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Evidence of surgical outcomes fluctuates over time: results from a cumulative meta-analysis of laparoscopic versus open appendectomy for acute appendicitis

Overview of attention for article published in BMC Gastroenterology, March 2016
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Title
Evidence of surgical outcomes fluctuates over time: results from a cumulative meta-analysis of laparoscopic versus open appendectomy for acute appendicitis
Published in
BMC Gastroenterology, March 2016
DOI 10.1186/s12876-016-0453-0
Pubmed ID
Authors

Tomohiko Ukai, Satoru Shikata, Hiromu Takeda, Lauren Dawes, Yoshinori Noguchi, Takeo Nakayama, Yousuke C. Takemura

Abstract

In surgical trials, complex variables such as equipment development and surgeons' learning curve are involved. The evidence obtained in these trials can thus fluctuate over time. We explored the stability of the evidence obtained during surgery by conducting a cumulative meta-analysis of randomized controlled trials for open and laparoscopic appendectomy. We conducted a cumulative meta-analysis of randomized controlled trials comparing laparoscopic appendectomy with open appendectomy for acute appendicitis, a topic with the greatest number of trials in the gastroenterological surgical field. We searched the MEDLINE (PubMed), EMBASE, and CINAHL databases up to September 2014 and reviewed the bibliographies. Outcomes were the incidence of intra-abdominal abscess, incidence of wound infection, operative time, and length of hospital stay. We used the 95 % confidence interval (95 % CI) of effect size for the significance test. Sixty-four trials were included in this analysis. Of the 51 trials addressing intra-abdominal abscesses, our cumulative meta-analysis of trials published up to and including 2001 demonstrated statistical significance in favor of open appendectomy (cumulative odds ratio [OR] 2.35, 95 % CI 1.30-4.25). The effect size in favor of open procedures began to disappear after 2001, leading to an insignificant result with an overall cumulative OR of 1.32 (95 % CI 0.84-2.10) when laparoscopic appendectomy was compared with open appendectomy. The evidence regarding treatment effectiveness changed over time, after treatment effectiveness became significant in trials comparing laparoscopic and open appendectomy. Observing only the 95 % confidence interval of effect size from a meta-analysis may not provide conclusive results.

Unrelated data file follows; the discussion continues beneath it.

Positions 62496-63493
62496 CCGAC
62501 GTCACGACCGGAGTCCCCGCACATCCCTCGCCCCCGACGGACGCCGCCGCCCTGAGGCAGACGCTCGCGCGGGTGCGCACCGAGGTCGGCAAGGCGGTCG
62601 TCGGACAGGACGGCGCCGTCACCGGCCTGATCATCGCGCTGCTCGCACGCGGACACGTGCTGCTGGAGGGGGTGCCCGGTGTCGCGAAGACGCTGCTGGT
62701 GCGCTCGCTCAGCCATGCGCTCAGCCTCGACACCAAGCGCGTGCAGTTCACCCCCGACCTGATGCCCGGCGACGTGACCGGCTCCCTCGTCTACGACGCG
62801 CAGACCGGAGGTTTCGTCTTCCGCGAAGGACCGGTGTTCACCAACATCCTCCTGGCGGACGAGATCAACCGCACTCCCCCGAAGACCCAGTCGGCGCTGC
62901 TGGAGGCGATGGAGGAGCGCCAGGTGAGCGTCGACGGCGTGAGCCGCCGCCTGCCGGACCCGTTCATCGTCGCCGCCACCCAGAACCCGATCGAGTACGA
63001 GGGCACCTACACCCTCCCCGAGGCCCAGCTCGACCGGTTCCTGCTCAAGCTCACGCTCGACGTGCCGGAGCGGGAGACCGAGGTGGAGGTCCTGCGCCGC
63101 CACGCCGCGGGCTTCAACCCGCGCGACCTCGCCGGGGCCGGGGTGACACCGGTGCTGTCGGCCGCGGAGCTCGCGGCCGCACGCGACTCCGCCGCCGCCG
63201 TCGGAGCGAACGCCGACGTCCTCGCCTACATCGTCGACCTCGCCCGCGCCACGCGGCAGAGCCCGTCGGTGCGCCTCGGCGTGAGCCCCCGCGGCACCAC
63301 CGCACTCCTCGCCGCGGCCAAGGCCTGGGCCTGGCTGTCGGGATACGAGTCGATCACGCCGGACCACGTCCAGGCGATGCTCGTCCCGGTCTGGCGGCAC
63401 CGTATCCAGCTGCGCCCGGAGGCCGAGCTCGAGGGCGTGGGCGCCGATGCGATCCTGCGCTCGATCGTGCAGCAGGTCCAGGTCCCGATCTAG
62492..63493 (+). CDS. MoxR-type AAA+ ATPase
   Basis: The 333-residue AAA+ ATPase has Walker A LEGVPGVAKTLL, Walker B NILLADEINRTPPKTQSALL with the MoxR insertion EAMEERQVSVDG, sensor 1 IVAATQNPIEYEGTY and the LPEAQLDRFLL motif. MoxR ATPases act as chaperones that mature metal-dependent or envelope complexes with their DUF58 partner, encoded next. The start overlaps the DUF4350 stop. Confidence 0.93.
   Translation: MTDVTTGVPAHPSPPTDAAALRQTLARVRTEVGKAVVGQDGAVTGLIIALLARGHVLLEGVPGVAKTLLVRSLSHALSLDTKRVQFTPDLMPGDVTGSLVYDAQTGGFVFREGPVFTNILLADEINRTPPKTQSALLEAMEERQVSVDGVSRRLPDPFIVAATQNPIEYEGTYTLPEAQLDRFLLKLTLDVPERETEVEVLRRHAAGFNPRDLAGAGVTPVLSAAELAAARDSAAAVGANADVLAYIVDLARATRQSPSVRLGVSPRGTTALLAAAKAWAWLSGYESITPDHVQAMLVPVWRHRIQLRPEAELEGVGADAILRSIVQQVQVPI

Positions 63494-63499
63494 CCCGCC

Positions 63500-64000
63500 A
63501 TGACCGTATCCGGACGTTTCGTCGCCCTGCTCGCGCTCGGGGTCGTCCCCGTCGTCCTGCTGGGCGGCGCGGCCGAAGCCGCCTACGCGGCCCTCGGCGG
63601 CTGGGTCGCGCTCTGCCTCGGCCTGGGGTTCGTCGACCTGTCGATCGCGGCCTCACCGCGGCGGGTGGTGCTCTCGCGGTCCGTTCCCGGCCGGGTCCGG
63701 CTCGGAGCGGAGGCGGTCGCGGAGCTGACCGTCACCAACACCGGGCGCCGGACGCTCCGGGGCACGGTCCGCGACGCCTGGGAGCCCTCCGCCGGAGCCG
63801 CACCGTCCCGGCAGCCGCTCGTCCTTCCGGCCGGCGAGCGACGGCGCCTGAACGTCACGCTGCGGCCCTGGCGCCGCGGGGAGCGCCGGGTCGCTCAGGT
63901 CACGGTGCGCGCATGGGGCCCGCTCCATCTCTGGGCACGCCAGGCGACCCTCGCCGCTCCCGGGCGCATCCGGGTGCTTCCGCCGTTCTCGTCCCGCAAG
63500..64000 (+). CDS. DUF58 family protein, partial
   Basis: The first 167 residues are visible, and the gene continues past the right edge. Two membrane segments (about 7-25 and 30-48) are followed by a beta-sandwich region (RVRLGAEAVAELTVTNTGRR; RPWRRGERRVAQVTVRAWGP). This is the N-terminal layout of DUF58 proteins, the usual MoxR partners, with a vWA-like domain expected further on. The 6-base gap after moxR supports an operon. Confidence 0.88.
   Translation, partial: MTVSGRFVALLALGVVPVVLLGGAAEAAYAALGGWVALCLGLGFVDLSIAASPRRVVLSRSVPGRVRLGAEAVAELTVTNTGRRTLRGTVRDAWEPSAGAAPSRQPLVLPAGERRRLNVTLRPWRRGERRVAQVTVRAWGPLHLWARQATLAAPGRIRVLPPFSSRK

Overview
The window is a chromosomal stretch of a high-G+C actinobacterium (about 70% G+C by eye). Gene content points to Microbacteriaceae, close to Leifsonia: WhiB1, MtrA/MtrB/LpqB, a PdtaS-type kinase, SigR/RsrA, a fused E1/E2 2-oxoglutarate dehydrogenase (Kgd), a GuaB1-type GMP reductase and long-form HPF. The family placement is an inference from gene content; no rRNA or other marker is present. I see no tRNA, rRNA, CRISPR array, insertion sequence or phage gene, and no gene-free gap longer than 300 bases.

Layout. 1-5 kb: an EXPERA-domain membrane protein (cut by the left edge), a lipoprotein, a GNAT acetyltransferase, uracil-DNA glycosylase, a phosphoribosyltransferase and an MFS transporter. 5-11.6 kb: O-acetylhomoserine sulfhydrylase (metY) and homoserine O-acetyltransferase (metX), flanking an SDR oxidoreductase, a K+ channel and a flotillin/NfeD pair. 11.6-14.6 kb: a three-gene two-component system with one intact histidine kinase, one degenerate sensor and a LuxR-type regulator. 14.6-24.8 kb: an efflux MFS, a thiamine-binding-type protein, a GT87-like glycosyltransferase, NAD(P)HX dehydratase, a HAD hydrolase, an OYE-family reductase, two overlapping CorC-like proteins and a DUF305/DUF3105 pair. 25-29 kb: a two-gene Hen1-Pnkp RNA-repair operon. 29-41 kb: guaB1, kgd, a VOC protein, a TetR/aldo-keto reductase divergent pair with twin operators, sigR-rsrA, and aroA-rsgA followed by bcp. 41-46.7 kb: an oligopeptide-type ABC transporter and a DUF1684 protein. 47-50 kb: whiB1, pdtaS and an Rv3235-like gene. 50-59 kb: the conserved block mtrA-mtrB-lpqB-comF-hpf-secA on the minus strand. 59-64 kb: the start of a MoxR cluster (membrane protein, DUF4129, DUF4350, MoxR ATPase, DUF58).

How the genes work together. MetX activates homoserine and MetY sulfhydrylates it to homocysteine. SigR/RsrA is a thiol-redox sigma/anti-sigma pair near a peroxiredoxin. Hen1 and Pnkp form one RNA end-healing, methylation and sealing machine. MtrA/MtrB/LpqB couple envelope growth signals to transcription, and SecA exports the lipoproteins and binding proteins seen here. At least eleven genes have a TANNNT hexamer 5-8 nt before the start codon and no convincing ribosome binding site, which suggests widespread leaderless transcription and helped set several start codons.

Twitter Demographics

The data shown below were collected from the profile of 1 tweeter who shared this research output. Click here to find out more about how the information was compiled.

Mendeley readers

The data shown below were compiled from readership statistics for 47 Mendeley readers of this research output. Click here to see the associated Mendeley record.

Geographical breakdown

Country Count As %
Unknown 47 100%

Demographic breakdown

Readers by professional status Count As %
Student > Bachelor 13 28%
Other 5 11%
Student > Master 5 11%
Researcher 4 9%
Student > Postgraduate 4 9%
Other 8 17%
Unknown 8 17%
Readers by discipline Count As %
Medicine and Dentistry 30 64%
Nursing and Health Professions 2 4%
Computer Science 1 2%
Unknown 14 30%

Attention Score in Context

This research output has an Altmetric Attention Score of 1. This is our high-level measure of the quality and quantity of online attention that it has received. This Attention Score, as well as the ranking and number of research outputs shown below, was calculated when the research output was last mentioned on 16 March 2016.
All research outputs
#6,543,293
of 8,596,331 outputs
Outputs from BMC Gastroenterology
#480
of 692 outputs
Outputs of similar age
#200,888
of 282,695 outputs
Outputs of similar age from BMC Gastroenterology
#9
of 17 outputs
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